The 1830s saw the beginning of a proposed water supply scheme from the South Esk at Evandale via tunnel, viaduct and aqueduct to Launceston, which regularly suffered diminishment of supply in summer. Tunnel works were begun on the western and southern slopes of the hill but the scheme never reached fruition as the engineering proved too difficult and had resulted in the death of a tunneller.

The first inn was recorded as opening in 1832, the New River, which was later rebuilt as the Patriot King William the Fourth - later renamed the Blenheim, now Blenheim House. Another old tavern was the Ingleside, now rebuilt as the Ingleside bakery. The oldest public house still trading is the Prince of Wales Hotel, which was built in 1836, although it is substantially altered from the original.[7] Evandale Post Office opened on 1 June 1835 and remains a fine old building.[18]

In 1876, the Tasmanian Main Line Company opened a narrow (1,067 mm) gauge line from Hobart to Evandale where it connected with the broad (1,600 mm) gauge Launceston and Western Railway from Launceston and Deloraine, built in 1871. It remained a break-of-gauge station until the Evandale-Deloraine line was converted to narrow gauge in 1888.

Statues In Evandale[edit]

Numerous statues are found in Evandale including:

Notable people from Evandale[edit]

=[edit]

The Evandale region in popular culture[edit]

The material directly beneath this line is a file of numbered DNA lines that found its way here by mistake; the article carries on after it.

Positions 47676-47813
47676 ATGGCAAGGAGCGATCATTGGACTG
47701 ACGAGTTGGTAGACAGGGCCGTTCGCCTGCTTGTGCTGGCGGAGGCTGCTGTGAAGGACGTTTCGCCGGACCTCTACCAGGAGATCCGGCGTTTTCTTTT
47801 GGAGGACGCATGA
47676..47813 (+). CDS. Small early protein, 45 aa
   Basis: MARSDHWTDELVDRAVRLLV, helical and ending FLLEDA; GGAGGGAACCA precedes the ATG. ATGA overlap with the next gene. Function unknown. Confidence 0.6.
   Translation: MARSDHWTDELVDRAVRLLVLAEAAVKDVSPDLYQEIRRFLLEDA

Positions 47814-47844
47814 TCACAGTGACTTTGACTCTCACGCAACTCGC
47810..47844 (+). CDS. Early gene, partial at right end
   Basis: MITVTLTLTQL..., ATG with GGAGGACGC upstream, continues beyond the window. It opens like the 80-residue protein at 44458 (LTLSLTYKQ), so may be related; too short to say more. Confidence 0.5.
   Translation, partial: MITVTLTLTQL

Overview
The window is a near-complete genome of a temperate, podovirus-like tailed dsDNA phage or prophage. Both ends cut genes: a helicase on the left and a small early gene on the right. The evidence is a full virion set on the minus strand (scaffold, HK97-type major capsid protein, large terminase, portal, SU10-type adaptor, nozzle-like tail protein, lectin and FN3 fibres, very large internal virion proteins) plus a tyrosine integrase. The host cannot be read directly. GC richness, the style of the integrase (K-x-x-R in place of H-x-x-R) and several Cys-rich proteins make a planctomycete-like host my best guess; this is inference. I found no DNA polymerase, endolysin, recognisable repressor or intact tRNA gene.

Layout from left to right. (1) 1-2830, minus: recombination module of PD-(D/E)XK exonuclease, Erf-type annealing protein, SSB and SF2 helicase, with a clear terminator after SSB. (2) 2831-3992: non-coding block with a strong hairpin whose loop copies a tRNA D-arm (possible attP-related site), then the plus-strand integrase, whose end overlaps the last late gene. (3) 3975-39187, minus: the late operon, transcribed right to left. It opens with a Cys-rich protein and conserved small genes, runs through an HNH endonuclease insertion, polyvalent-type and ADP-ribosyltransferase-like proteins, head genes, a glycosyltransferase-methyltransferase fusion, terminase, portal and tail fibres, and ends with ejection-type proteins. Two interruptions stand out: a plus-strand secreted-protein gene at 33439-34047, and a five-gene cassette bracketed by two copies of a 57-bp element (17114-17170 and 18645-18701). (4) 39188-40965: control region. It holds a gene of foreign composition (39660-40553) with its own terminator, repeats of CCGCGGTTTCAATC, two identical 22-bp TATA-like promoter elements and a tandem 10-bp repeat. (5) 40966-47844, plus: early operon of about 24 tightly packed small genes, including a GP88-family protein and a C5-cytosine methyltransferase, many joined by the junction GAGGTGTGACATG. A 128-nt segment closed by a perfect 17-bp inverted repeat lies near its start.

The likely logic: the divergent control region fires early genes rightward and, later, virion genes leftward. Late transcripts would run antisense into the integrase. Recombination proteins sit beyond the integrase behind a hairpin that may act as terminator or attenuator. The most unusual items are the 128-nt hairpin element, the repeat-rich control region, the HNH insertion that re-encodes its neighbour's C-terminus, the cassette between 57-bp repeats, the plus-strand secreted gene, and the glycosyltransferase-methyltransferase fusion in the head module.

• The Roving party - Book by Rohan Wilson - fictional account of John Batman and William 'Black Bill' Ponsonby during the Black War.[19]

External links[edit]

References[edit]

  1. ^ a b Australian Bureau of Statistics (25 October 2007). "Evandale (Urban Centre/Locality)". 2006 Census QuickStats. Retrieved 13 November 2011. 
  2. ^ "Cyclist takes out fifth Penny Farthing championship". Australian Broadcasting Corporation. 2007-02-25. Archived from the original on 27 February 2007. Retrieved 2007-03-12. 
  3. ^ Walker, James Backhouse (1902). Early Tasmania : papers read before the Royal Society of Tasmania during the years 1888-1899. Tasmania: J. Vail, Govt. Printer. 
  4. ^ a b Ryan, Lyndall (2012). asmanian Aborigines : a history since 1803 (1 ed.). Crows nest: Allen & Unwin. ISBN 9781742370682. 
  5. ^ Kee, Sue (1990). Midlands aboriginal archaeological site survey. Hobart: Dept. of Parks, Wildlife and Heritage. ISBN 0724617388. 
  6. ^ a b West, John (1852). The history of Tasmania. Launceston , tas: H. Dowling. 
  7. ^ a b c d e f g h Von Stieglitz, Karl (1967). A history of Evandale. Launceston: Birchalls. 
  8. ^ a b c d e Boyce, James (2008). Van Diemen's land. Melbourne: Black Inc. ISBN 9781863954136. 
  9. ^ a b c Ryan, Lyndall (2012). Tasmanian Aborigines : a history since 1803 (1 ed.). Crows Nest: Allen & Unwin. ISBN 9781742370682. 
  10. ^ "no title". Hobart Town Courier. 16 May 1829. 
  11. ^ "no title". Hobart Town Courier. June 4, 1831. 
  12. ^ Bethell, Llewellyn (1980). The story of Port Dalrymple : life and work in Northern Tasmania. Blubber Head Press. ISBN 0908528043. 
  13. ^ Haygarth, Nic (2013). The Norfolk Plains : a history of Longford, Cressy, Perth and Bishopsbourne, Tasmania. Longford, Tas.: Northern Midlands Council. ISBN 9780646590141. 
  14. ^ Gamage, Bill (2011). The biggest estate on earth. Crows Nest: Allen & Unwin. ISBN 9781743311325. 
  15. ^ Morgan, Sharon (2003) [1992]. Land settlement in early Tasmania: creating an antipodean England. Cambridge: Cambridge University Press. ISBN 9780521522960. 
  16. ^ a b c Boyce, James (2008). Van Dieman's Land. Melbourne: Black Inc. ISBN 9781863954136. 
  17. ^ von Stieglitz, Karl Rawdon (1946). Days and Ways in old Evandale. Evandale: Author. p. 3. 
  18. ^ Premier Postal History. "Post Office List". Premier Postal Auctions. Retrieved 16 June 2012. 
  19. ^ Wilson, Rohan (2011). The Roving Party. Sydney: Allen & Unwin. ISBN 9781742376530.